Impact of the MF Global bankruptcy and the lessons for global regulators
1 November 2011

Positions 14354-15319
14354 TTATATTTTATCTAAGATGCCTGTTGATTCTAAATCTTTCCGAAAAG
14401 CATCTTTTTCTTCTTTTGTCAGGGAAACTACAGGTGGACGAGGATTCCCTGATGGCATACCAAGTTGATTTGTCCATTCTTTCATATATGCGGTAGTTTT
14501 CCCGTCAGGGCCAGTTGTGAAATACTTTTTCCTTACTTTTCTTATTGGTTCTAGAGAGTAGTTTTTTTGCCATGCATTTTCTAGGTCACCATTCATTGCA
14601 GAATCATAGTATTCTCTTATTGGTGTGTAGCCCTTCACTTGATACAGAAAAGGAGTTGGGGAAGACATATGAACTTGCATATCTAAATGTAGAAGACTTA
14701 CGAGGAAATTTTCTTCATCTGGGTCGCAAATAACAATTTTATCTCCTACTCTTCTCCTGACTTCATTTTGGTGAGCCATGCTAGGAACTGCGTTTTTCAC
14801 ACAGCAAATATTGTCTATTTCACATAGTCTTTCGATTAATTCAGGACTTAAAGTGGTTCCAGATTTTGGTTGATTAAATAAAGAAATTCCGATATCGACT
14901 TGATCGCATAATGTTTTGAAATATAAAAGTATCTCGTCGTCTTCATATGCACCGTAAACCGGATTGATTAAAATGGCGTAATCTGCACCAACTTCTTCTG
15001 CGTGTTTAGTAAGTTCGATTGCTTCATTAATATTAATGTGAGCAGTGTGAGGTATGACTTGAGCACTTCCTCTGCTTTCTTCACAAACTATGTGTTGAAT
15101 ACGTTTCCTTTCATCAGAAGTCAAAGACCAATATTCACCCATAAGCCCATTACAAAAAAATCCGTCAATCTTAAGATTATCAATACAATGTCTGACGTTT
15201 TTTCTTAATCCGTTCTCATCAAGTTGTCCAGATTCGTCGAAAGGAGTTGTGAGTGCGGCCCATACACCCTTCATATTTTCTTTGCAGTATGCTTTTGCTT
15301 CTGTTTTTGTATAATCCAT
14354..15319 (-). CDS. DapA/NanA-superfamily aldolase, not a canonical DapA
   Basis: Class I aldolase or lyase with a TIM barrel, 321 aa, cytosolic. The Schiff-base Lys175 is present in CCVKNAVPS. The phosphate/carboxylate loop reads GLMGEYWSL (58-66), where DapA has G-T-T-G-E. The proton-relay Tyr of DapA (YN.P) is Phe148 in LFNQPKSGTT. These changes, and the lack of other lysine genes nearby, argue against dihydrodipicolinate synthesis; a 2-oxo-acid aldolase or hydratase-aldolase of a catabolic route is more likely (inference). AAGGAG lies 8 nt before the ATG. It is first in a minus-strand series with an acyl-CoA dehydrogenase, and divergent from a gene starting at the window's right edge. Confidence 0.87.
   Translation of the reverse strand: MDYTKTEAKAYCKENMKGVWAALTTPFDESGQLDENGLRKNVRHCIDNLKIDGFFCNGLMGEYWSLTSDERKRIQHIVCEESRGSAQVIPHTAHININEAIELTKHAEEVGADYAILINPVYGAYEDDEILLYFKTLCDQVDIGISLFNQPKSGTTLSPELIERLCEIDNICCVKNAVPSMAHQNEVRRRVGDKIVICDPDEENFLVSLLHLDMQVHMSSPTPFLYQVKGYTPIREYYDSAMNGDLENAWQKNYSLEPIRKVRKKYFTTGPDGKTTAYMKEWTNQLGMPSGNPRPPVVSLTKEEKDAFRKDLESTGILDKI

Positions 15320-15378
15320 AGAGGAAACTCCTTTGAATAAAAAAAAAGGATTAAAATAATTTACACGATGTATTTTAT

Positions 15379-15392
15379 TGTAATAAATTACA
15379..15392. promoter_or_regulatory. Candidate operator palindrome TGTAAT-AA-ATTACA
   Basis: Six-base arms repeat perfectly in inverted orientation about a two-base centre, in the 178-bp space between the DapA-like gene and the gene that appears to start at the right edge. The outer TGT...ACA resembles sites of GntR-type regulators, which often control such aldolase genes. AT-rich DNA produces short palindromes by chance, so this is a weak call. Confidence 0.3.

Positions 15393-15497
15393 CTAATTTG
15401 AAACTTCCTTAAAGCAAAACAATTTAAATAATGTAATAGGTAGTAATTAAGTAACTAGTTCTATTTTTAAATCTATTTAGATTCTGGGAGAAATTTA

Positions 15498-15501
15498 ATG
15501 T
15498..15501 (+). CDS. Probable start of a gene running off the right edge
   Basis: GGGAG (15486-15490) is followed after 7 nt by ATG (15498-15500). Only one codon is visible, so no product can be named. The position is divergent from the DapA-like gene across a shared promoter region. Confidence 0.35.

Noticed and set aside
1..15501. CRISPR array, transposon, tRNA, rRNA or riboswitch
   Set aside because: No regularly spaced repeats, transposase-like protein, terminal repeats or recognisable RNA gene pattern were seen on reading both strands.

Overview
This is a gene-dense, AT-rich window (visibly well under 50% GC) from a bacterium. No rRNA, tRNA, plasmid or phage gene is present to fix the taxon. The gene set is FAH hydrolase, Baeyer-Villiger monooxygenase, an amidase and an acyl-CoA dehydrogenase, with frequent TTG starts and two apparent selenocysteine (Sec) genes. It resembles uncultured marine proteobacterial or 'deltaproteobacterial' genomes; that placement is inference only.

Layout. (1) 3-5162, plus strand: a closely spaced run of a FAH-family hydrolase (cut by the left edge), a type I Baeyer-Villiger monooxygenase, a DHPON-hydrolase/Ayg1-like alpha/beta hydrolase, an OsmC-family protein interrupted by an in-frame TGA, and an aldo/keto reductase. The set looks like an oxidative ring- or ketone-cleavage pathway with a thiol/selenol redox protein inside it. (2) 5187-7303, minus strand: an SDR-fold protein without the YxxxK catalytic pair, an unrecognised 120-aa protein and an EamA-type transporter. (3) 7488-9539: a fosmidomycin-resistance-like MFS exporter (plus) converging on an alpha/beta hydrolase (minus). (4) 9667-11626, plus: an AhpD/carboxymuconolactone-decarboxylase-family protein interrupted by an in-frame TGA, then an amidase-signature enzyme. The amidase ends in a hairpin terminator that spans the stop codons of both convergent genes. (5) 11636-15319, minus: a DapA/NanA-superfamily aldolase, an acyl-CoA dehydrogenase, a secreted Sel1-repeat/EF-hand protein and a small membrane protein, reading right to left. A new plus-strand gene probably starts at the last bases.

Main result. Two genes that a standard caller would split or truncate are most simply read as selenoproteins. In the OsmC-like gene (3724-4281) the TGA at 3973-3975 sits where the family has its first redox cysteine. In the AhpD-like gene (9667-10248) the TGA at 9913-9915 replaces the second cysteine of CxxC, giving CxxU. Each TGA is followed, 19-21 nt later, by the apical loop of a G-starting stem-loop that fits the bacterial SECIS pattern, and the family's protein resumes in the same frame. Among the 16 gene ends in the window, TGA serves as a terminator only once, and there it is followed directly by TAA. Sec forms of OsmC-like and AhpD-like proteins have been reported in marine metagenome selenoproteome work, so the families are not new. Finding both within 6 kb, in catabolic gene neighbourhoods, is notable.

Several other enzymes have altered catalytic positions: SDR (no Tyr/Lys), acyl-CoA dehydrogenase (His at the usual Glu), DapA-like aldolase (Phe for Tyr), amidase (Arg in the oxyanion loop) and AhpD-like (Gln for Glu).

The filing of bankruptcy by MF Global shows how interconnected the global markets really are. It also highlights the integral role and impact of the regulators and credit rating agencies on the activities of trading firms. There have been murmurs that this event could have a widespread impact on the health of global markets. At first instance, I do not believe that we are looking at an event with wide-spread impact. There certainly will be a significant local impact as MF Global is one of the largest trading firm on leading exchanges such as the CME, and its counter-parties and stakeholders would be keen on ensuring that they do not sustain long-term damage due to the event. However, as the bankruptcy has come in the wake of the recent debt restructuring in Europe and MF Global is much smaller in size then Lehman was, it is a much more 'controlled' event than the sub-prime crisis was in 2007-08. From a regulatory point of view, the various regulators are now better placed to be able to manage the repercussions of such an event than they were a couple of years ago. One of the worrying issues that has come up though is the possibility of deficiency in funding the customer futures segregated accounts at the firm. It is believed that there has been a shortfall of a few hundred million dollars in the segregated accounts (in which funds are kept separate from the futures broker's own funds). In spite of the increase in regulatory oversight and pressures of trading participants to conform, MF Global has still managed to operate without adhering to the rules. The lesson to be learnt is that the regulator would have to be even more alert to the possibility of rules such as those for segregation and margining not being followed, especially as the amount of funds that is going to be kept with brokers and clearing houses is going to rise manifold once the OTC derivatives clearing moves to the CCPs. This instance can be taken as a wake-up call by regulators world-wide and reminds them that it is not sufficient to have laws in place, enforcement would also have to be stringent. Otherwise, the systemic risk might actually go up instead of reducing under the new central clearing regime.